As an engaged couple sat waiting for their usually prompt pastor, they didn’t know they were about to solve a problem they had no idea existed.
It was a summer evening in 2008. Their pastor was apologetic when he finally arrived to the meeting at his church just outside of Cincinnati, Ohio. He explained that he had been at a nursing home, playing back his sermons on a tape recorder for the residents who weren’t able to attend church that week. The couple wanted to help, and with backgrounds in broadcast, technology, and production, they knew they could provide a streaming solution for this church — and for any house of worship — so that no community members had to miss out on being connected.
At the time, streaming was in its infancy. The couple knew that in order for streaming to work for their pastor, the process had to be simple, with no onsite buttons to push or switches to flip. The camera and encoder needed to work in tandem automatically and reliably every time, which was key to the solution the couple ultimately developed. By automating the process, including the recording, livestreaming, and content delivery of the broadcast, streaming became something that the church in the Ohio town was able to do without a dedicated staff and without major expense. And, to the couple’s surprise, the solution they created for their pastor would begin serving many more who wanted a simplified streaming process, and StreamSpot, a robust streaming platform now used by houses of worship of all sizes across the United States and around the world, was born.
While promptness is certainly a virtue to celebrate, a pastor being ten minutes late turned out pretty well, too.
How does StreamSpot’s automated streaming work?
The founders of StreamSpot had experience with streaming from their time working in broadcast television, but the development of automating the technology made the platform most useful for the growing need in churches. While StreamSpot customers can select whether they want their account to be placed in automatic or manual streaming mode, automating the streaming schedule is most popular among church customers.
Here’s how it works: using a simple online interface in automatic mode, customers can schedule their broadcasts in advance of their events on a one-time schedule, which is great for weddings and events at church, or recurring schedule, for the same service at the same time each week. Customers also select where they would like each broadcast to appear, including popular destinations like Facebook Live, Chromecast, Roku, Vimeo, and iTunes for podcasting for true multi-platform delivery and syndication. The onsite streaming equipment is in constant sync with the customer’s broadcast schedule, and each live broadcast starts and stops based on the defined schedule. Within minutes of the broadcast ending, an archive of the live stream is posted directly to the customers’ player, which is typically embedded on their site for on-demand playback. StreamSpot also integrates seamlessly with most third-party players and apps including the Church Online Platform, Subsplash, JW Player, Flowplayer, and many more using custom XML, MRSS, RSS feeds or by integrating with StreamSpot’s powerful API.
Regardless if you have 10, 100, or 100,000 viewers tuning in, StreamSpot’s global content delivery network (CDN) can scale to meet the demands of any size congregation.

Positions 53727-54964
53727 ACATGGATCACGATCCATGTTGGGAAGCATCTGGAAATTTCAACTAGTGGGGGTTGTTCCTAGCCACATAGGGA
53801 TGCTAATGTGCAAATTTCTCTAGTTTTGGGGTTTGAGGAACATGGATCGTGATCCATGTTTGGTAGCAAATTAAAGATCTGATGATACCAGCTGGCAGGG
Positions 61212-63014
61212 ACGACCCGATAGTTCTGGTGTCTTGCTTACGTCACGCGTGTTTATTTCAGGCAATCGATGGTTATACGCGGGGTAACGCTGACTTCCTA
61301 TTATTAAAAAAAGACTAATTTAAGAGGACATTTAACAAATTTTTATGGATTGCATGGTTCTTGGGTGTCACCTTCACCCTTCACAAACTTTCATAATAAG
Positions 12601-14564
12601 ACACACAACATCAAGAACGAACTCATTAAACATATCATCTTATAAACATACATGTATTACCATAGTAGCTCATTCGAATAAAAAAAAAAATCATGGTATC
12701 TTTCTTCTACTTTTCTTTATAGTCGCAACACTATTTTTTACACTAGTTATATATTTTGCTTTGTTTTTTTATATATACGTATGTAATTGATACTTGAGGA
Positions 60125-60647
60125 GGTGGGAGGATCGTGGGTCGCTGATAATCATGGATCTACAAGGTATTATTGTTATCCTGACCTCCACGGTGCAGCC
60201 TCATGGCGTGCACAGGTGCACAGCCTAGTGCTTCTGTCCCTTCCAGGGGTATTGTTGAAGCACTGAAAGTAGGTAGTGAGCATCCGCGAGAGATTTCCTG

Is Automated Streaming Right For Your Church?
There are several considerations when deciding if automated streaming could benefit your church:
Equipment: StreamSpot integrates with the most popular encoding hardware and software available and can fully automate Open Broadcaster Studio, Wirecast, vMix, Flash Media Live Encoder and FFmpeg. For non-automated solutions, StreamSpot is available for popular mobile apps such as Teredek Live Air Solo, Wowza Go Coder, or Switcher Studio, which are low-cost options for streaming at your church using your existing phone or tablet. Whether you’re working with equipment you already have, or looking to invest in equipment for your church, you can easily be up and streaming on the StreamSpot platform very quickly.
Staffing: For smaller churches without a dedicated media team, automating the streaming process is not only ideal, but completely necessary. There’s simply not enough hands on deck or hours in the day to manage the church’s streaming equipment, start and stop the broadcast, syndicate to the church’s Facebook page, and manually upload an archive. Automation handles all of this seamlessly.
For churches with a dedicated technical staff, automating the streaming process still allows staff members to monitor the broadcast, while also giving attention to graphics, audio levels, and monitoring live statistics during the stream. Many churches with a dedicated media staff still say that automating their recurring streaming schedule to begin and end at exactly the same time increases precision for reporting their week-over-week analytics.
StreamSpot takes care of the streaming and allows you to focus on what’s really important: your Ministry.
Budget: Streaming has become extremely affordable, particularly for automation. The StreamSpot Lite plan is $79 per month, while the StreamSpot Pro plan is $149 per month and includes the StreamSpot Sync® automation, plus countless great features and priority phone support every step of the way.
Ultimately, selecting to automate your streaming depends on the needs of your church. For one church in Cincinnati, Ohio, automated streaming created an important outreach for congregants who otherwise wouldn’t have been able to connect, making a big impact on their ministry with minimal equipment investment, budget allocation, or staff interaction.